Publication details

Metabolic and Oxidative Changes in the Fern Adiantum raddianum upon Foliar Application of Metals



Year of publication 2022
Type Article in Periodical
Magazine / Source International Journal of Molecular Sciences
MU Faculty or unit

Faculty of Medicine

Keywords antioxidant molecules; heavy metals; reactive oxygen species; soil pollution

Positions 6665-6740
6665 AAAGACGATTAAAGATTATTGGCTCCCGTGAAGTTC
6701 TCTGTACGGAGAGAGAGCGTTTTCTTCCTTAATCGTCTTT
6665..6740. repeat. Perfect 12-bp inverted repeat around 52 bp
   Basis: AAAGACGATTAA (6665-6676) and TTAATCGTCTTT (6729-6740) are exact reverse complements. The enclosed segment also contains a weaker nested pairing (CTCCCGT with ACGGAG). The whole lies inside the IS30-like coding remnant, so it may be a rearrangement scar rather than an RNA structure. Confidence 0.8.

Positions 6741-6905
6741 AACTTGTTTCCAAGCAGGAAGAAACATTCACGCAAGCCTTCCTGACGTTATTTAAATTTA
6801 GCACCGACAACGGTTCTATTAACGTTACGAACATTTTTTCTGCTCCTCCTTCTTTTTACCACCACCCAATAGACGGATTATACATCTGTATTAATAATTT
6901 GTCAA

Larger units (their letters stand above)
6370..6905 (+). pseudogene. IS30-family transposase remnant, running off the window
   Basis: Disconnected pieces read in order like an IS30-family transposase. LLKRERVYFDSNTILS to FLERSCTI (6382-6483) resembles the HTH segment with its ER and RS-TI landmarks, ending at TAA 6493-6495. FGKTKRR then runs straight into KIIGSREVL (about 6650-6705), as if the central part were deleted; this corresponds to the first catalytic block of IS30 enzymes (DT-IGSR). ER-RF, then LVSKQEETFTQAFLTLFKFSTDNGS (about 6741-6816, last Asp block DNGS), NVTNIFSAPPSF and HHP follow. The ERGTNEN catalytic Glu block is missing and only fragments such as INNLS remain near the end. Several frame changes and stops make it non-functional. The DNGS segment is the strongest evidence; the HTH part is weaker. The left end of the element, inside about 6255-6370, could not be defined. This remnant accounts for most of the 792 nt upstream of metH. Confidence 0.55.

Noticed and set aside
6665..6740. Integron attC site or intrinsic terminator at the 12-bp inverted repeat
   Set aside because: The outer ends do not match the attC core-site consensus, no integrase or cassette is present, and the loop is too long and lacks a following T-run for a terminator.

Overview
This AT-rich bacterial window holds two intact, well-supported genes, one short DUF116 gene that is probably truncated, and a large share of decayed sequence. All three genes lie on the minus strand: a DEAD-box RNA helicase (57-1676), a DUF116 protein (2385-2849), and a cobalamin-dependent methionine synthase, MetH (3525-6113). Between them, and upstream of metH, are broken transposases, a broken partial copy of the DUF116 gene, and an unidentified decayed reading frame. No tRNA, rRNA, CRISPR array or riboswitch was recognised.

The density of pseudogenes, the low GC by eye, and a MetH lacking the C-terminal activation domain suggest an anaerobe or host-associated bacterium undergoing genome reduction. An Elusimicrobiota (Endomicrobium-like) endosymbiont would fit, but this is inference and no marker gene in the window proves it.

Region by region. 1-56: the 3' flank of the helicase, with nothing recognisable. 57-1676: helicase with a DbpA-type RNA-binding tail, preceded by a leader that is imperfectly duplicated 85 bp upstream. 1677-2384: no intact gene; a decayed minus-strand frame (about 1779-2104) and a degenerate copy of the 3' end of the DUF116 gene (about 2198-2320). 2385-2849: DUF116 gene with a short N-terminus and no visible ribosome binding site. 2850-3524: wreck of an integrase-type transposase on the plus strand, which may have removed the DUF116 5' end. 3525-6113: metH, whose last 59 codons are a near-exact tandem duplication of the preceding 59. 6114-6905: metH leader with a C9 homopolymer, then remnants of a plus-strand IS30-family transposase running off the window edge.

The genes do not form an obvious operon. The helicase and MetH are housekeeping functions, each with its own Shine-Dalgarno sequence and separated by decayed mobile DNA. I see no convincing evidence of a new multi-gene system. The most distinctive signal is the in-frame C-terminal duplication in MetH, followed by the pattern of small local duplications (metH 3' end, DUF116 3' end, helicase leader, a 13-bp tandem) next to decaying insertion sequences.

Description Cadmium (Cd) or nickel (Ni) were applied as a foliar spray (1 mu M solution over one month) to mimic air pollution and to monitor metabolic responses and oxidative stress in the pteridophyte species. Exogenous metals did not affect the metal content of the soil and had relatively little effect on the essential elements in leaves or rhizomes. The amounts of Cd and Ni were similar in treated leaves (7.2 mu g Cd or 5.3 mu g Ni/g DW in mature leaves compared with 0.4 mu g Cd or 1.2 mu g Ni/g DW in the respective control leaves), but Ni was more abundant in rhizomes (56.6 mu g Ni or 3.4 mu g Cd/g DW), resulting in a higher Cd translocation and bioaccumulation factor. The theoretical calculation revealed that ca. 4% of Cd and 5.5% of Ni from the applied solution per plant/pot was absorbed. Excess Cd induced stronger ROS production followed by changes in SOD and CAT activities, whereas nitric oxide (NO) stimulation was less intense, as detected by confocal microscopy. The hadrocentric vascular bundles in the petioles also showed higher ROS and NO signals under metal excess. This may be a sign of increased ROS formation, and high correlations were observed. Proteins and amino acids were stimulated by Cd or Ni application in individual organs, whereas phenols and flavonols were almost unaffected. The data suggest that even low levels of exogenous metals induce an oxidative imbalance, although no visible damage is observed, and that the responses of ferns to metals are similar to those of seed plants or algae.

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